State-run healthcare in Oregon comes with letters to advanced cancer patients denying life-extending drugs and offering physician-assisted suicide instead.

http://www.catholicnewsagency.com/news/oregon_health_plan_covers_assisted_suicide_not_drugs_for_cancer_patient/

Abortion. Compulsory sterilization. Euthanasia.

Personhood covers them all. While we dither on the front end of the life spectrum, a wildfire is growing out of control on the other end of the life spectrum.

Pro-life had better mean more than just anti-abortion, and while one needs to pick one’s battles carefully and focus to be effective, the bishops as a body do not have the luxury of myopia.

Finally, the voices that say:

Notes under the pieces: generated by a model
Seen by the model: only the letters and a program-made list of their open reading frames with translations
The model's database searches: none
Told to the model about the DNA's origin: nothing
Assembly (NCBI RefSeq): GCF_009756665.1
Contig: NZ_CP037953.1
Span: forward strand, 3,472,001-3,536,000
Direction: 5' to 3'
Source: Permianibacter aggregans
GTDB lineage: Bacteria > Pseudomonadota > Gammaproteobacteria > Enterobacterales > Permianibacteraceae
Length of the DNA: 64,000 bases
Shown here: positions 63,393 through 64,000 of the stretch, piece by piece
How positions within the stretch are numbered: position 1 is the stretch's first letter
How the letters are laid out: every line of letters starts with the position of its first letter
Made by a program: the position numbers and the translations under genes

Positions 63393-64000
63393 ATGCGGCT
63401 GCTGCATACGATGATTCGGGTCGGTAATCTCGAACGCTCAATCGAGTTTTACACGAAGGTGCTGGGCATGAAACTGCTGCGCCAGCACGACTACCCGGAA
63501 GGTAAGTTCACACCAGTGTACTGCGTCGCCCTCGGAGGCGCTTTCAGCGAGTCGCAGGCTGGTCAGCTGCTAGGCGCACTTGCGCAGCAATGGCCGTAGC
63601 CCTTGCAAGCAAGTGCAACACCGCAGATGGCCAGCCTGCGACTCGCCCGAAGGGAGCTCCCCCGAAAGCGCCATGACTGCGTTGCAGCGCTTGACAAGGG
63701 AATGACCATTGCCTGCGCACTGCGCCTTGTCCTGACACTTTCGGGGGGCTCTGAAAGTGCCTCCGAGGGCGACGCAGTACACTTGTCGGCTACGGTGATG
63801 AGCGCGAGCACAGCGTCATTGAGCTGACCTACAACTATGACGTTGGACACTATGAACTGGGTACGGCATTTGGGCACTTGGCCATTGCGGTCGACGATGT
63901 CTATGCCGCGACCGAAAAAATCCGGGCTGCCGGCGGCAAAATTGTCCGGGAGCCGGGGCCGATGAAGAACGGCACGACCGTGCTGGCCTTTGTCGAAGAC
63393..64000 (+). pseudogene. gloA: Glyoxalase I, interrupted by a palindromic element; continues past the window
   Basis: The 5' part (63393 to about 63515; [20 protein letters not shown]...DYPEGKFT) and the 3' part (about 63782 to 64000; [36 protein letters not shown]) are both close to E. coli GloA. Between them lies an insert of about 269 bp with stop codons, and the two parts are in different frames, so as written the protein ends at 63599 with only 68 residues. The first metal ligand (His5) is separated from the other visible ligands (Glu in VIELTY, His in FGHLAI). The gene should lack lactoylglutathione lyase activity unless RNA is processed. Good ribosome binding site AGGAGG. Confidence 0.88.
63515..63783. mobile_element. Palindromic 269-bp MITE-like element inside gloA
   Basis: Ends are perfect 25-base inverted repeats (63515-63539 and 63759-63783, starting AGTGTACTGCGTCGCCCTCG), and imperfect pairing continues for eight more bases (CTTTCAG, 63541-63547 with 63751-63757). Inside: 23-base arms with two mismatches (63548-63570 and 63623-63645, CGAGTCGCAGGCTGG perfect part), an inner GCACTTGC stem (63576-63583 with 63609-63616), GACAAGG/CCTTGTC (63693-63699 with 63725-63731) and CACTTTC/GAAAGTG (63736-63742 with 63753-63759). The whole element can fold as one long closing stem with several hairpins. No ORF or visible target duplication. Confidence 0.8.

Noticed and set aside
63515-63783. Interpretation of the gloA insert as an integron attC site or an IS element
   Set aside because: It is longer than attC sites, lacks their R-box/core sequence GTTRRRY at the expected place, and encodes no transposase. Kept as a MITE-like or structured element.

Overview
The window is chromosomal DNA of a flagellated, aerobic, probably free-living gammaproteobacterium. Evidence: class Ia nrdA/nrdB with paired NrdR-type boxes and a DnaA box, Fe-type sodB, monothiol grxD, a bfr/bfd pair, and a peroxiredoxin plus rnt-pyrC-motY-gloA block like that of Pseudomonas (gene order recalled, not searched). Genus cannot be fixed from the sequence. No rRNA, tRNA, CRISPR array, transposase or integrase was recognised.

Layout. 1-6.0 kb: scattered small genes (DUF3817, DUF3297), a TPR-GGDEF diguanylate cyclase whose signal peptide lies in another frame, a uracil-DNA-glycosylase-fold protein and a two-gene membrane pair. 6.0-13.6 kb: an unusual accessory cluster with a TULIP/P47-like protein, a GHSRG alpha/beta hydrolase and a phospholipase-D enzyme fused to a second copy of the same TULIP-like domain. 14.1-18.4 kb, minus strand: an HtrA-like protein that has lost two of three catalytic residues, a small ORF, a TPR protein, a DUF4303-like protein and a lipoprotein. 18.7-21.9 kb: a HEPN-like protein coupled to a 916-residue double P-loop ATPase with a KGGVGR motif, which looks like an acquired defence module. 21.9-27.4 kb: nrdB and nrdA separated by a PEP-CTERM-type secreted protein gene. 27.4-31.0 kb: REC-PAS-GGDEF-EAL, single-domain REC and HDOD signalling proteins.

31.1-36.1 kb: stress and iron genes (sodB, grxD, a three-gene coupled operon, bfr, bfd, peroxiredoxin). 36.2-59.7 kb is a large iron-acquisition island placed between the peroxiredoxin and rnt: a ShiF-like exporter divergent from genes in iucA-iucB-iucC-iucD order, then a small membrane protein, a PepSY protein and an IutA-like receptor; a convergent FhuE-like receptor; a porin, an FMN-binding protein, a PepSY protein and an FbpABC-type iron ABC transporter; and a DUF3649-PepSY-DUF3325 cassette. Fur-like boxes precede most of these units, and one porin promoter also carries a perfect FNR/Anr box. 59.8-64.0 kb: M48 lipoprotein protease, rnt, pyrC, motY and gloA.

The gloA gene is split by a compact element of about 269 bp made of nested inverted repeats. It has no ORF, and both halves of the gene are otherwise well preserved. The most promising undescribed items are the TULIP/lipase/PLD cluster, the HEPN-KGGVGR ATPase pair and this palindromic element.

“Not now”
“The time isn’t right”
“Perhaps some day”
“It might be a costly battle”
“We can’t win that fight, so let’s not try”
“There are other priorities”

All sound exactly like the voices of reason that tried to assuage the abolitionists of their righteous determination, and like those who pleaded with ‘Negros’ and ‘Coloreds’ to bear their lack of equality with stoic acceptance during the decades before the Civil Rights Movement. But our Black brothers and sisters taught us well that justice delayed is justice denied.

In the personhood fight, it isn’t just the pre-born babies we’re fighting for, but ourselves, our handicapped, our sick, our elderly.

There seems to be an unhealthy dose of myopia on both sides of this issue. If we aren’t careful, it is a myopia that will prevent us from seeing the chains waiting for us all down the line.

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The Personhood Movement